This is why we support bills like the PROTECT Act, which would require websites that allow sexually explicit material to verify consent from anyone uploading or appearing in uploaded content. The PROTECT Act also requires websites to delete images that have been uploaded without consent.

The need for robust legislation—targeting both the creators of deepfake porn and the social platforms and porn sites it’s distributed on—is paramount. But while we’re waiting for legislators and big tech to sort out this mess, what are we to do?

As a starting point, we can focus on porn-proofing our kids by giving them tools to navigate the pornified world they’re being raised in. And we can speak openly and honestly with our friends, family, and peers about the way pornography is poisoning our society. We wrote Raised on Porn (the book) and created Raised on Porn (the documentary) to help with that, and compiled this list of resources to help you and your loved ones live a life free from porn’s influence.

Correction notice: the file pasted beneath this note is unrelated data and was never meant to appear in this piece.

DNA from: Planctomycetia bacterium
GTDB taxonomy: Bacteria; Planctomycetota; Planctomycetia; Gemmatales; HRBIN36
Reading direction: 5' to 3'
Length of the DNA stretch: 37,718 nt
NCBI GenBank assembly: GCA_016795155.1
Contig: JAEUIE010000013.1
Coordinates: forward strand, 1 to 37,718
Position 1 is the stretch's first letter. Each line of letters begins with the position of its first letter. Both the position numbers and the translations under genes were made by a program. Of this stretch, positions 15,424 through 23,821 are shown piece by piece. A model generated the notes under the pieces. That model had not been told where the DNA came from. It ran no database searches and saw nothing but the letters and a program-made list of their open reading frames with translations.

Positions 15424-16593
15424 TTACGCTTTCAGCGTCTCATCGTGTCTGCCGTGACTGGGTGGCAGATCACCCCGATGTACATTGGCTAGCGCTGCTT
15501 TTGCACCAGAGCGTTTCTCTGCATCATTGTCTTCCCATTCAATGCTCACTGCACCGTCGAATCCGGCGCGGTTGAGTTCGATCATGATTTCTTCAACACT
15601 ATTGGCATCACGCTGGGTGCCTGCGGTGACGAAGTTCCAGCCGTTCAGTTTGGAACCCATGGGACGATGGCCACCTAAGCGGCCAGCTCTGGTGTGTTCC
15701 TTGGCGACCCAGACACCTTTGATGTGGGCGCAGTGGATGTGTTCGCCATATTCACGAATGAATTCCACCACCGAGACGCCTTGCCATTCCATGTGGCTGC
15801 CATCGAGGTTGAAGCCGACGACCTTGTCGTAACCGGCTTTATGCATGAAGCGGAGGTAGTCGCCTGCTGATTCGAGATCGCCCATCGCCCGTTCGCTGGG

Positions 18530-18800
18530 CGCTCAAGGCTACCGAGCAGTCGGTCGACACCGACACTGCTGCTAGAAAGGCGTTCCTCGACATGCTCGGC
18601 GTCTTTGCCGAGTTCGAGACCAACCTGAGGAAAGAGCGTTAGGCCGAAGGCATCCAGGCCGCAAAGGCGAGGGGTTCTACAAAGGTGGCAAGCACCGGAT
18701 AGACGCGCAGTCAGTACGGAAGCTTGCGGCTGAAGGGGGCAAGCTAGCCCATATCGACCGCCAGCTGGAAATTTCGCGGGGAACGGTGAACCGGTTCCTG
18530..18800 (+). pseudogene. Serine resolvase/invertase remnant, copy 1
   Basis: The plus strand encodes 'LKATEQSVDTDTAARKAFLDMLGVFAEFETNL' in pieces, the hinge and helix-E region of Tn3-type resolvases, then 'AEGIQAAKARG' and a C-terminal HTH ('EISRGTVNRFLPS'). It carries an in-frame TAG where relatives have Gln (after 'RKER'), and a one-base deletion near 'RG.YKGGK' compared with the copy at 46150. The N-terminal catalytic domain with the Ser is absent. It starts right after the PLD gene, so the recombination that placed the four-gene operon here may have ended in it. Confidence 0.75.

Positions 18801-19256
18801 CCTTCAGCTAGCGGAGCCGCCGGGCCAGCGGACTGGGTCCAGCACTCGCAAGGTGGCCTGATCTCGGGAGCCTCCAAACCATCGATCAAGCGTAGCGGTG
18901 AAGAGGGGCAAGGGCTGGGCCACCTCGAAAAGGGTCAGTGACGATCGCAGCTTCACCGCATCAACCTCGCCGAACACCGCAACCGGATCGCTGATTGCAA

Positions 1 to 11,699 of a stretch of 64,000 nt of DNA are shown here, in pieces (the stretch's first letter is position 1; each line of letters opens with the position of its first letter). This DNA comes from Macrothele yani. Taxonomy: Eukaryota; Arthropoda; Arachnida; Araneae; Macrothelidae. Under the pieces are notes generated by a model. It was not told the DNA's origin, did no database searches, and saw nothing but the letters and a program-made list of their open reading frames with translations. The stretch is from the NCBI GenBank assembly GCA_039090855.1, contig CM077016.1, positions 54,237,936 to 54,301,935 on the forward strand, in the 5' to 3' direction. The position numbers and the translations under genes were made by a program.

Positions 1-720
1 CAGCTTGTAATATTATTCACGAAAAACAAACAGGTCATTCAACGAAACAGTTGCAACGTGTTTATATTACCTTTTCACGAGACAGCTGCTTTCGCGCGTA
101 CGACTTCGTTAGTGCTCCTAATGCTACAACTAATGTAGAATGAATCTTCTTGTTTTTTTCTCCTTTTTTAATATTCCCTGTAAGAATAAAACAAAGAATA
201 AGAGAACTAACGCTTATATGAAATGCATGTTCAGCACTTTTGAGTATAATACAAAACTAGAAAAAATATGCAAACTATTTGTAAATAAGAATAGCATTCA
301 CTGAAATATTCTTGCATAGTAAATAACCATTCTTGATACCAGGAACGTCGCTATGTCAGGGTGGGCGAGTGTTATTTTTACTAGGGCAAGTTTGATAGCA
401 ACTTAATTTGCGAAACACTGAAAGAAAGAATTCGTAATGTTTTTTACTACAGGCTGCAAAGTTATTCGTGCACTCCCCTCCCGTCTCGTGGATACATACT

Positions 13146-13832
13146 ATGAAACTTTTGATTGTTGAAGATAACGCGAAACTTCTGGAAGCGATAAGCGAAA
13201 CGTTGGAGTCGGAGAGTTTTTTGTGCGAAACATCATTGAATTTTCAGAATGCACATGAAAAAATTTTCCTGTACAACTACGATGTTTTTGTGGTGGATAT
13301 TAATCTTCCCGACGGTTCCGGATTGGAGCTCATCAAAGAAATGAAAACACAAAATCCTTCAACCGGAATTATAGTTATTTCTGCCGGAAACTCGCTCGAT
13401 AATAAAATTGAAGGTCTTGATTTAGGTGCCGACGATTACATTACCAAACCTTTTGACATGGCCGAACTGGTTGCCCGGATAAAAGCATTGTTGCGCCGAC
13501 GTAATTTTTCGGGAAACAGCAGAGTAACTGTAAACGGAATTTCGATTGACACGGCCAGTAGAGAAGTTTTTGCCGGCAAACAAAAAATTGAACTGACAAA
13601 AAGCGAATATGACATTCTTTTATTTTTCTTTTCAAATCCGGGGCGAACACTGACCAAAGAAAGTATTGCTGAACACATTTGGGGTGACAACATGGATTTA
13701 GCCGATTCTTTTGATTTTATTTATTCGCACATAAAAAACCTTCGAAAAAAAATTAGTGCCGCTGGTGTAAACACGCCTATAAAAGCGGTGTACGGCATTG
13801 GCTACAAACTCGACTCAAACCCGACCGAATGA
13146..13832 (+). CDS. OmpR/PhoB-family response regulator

You Can Support Victims of Image-Based Sexual Abuse

Exodus Cry actively reaches out to sexually exploited women and girls, assists them in finding freedom, and provides resources to help them heal. Working with some of the nation’s best therapists, we provide specialized therapy for these incredible survivors. To date, we’ve provided over 1000 hours of life-changing trauma therapy for victims of sex trafficking, exploitation, and image-based sexual abuse. After just six months, survivors reported, on average:

  • 87% decrease in self-harm
  • 63% decrease in suicidal thoughts
  • 61% decrease in depression
  • 53% decrease in substance-based coping
  • 51% decrease in anxiety

You can help these women and girls build beautiful new lives by giving below.